Article By : Egil Juliussen
Understanding automotive operating system perspectives is paramount to ensuring safe and reliable vehicles.
An operating system (OS) is required to manage all hardware and software for computer–based systems, and is a key software platform for the automotive industry. This article focuses on giving tutorial information and some perspectives on automotive OS strategy.
Each OS has large variations in terms of functionality, program size, complexity, development effort, and hardware requirements, as well as life–time maintenance, support effort, and costs. An OS can range from simple control programs with a few thousand lines of code to tens of millions of lines of code for major OSes such as Linux, macOS, iOS, and Windows. Linux kernel code size varies by distribution company, with the GitHub version having about 28 million lines of code.
Wikipedia is a great source for information on OS history, technology, and products. There is detailed data on OS technology, but most of the content is focused on traditional computer systems ranging from mainframe computers and PCs to smartphones and tablets. There is general information on the leading auto OSes such as Linux and QNX but little context and information on automotive OS usage.
An OS provides an interface between computer hardware and application programs. This restricts an application to use the hardware by following rules and procedures programmed into the OS. The OS also includes services that simplify development and execution of apps. These services include managing all the hardware resources the app will use — loading the program into memory, communicating with sensors and actuators, storing results, and many other functions.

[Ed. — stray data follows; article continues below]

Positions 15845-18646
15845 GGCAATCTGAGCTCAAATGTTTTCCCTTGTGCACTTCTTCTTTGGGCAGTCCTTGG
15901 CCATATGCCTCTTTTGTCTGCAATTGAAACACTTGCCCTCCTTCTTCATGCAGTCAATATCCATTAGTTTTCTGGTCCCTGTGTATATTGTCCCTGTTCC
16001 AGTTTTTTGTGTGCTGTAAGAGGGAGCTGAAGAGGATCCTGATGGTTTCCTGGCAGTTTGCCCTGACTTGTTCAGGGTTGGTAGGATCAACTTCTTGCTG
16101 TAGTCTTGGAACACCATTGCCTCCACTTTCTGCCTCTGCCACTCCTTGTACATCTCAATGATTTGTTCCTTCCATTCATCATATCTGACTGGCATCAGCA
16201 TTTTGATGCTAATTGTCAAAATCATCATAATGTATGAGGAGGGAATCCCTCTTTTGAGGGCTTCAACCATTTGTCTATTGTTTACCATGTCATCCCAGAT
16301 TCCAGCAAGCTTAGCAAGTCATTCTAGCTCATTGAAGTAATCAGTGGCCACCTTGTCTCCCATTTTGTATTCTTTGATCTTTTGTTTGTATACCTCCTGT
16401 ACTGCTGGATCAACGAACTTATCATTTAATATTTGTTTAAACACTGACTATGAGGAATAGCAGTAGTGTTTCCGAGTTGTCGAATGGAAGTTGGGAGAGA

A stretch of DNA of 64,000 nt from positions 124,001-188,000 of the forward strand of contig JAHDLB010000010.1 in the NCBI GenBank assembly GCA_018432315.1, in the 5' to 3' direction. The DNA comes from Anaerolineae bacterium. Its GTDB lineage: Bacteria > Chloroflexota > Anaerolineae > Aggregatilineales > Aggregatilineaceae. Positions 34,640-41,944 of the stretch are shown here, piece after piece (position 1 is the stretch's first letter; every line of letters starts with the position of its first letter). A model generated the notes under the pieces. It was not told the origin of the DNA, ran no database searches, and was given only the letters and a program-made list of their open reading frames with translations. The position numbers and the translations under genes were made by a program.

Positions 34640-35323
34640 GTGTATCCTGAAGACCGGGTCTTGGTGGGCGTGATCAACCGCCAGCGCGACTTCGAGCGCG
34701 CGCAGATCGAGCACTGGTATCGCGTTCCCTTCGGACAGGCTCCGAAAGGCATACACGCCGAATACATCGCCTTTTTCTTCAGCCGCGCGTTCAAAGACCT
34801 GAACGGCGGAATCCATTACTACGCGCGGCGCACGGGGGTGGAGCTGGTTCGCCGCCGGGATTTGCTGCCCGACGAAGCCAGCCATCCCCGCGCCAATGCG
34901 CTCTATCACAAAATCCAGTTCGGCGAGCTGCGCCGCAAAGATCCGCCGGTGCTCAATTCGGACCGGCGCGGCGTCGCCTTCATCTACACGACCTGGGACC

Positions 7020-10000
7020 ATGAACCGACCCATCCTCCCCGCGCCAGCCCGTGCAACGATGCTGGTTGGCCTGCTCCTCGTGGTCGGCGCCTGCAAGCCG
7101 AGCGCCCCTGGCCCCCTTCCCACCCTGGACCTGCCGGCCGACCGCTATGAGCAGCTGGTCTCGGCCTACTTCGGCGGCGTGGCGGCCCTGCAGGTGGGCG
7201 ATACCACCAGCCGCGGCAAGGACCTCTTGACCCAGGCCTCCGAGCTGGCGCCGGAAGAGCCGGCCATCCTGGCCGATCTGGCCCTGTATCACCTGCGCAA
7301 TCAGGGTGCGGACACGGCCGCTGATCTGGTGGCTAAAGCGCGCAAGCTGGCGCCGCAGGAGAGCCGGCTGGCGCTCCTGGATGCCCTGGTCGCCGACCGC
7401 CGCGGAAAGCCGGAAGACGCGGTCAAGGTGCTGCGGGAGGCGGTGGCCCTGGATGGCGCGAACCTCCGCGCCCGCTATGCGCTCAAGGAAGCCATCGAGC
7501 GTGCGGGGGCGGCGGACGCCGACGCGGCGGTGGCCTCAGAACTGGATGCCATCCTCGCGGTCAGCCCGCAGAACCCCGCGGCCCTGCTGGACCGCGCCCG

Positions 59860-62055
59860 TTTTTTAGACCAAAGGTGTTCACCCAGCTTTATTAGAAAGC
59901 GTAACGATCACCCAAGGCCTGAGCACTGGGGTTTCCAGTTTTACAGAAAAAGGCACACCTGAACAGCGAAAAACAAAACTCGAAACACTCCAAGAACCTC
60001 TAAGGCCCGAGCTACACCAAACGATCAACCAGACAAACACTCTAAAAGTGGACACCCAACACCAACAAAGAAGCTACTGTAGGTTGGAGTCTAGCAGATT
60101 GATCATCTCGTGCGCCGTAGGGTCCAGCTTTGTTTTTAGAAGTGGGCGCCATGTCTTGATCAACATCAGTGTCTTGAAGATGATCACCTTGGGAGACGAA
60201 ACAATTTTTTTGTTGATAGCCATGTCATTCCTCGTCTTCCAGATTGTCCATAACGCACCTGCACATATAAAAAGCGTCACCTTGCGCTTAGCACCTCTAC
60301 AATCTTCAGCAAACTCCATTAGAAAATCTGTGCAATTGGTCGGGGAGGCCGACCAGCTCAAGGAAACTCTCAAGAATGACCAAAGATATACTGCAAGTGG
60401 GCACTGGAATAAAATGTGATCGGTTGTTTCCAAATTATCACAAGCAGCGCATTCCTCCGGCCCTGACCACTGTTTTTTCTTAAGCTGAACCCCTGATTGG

There are also many additional software capabilities that are considered part of the OS, including so–called middleware, libraries, and other system software.
The OS capabilities and ecosystem are also important for developing the apps and software platforms that software–defined vehicles require. In other words, the best OS choice requires a large ecosystem and infrastructure to support the growing software–defined vehicles of the future.
The table below summarizes the requirements for automotive OSes.
There are many features of an OS that determine its capabilities. A single–tasking OS can run only one program at a time, while a multi–tasking OS can run multiple programs. A single–user OS has no facilities to distinguish users, but may allow multiple programs to run at the same time.
A multi–user OS extends multi–tasking to run programs from multiple users. This requires tracking what hardware and software resources each user is using. The system permits multiple users to interact with the system at the same time.
The OS kernel includes all the key functions for managing the hardware and software. There are two main approaches of organizing the kernel: monolithic kernel or microkernel OS. A monolithic kernel architecture includes all the core OS functionality in the kernel space — all system calls and OS services in one place. Linux is a leading monolithic kernel OS.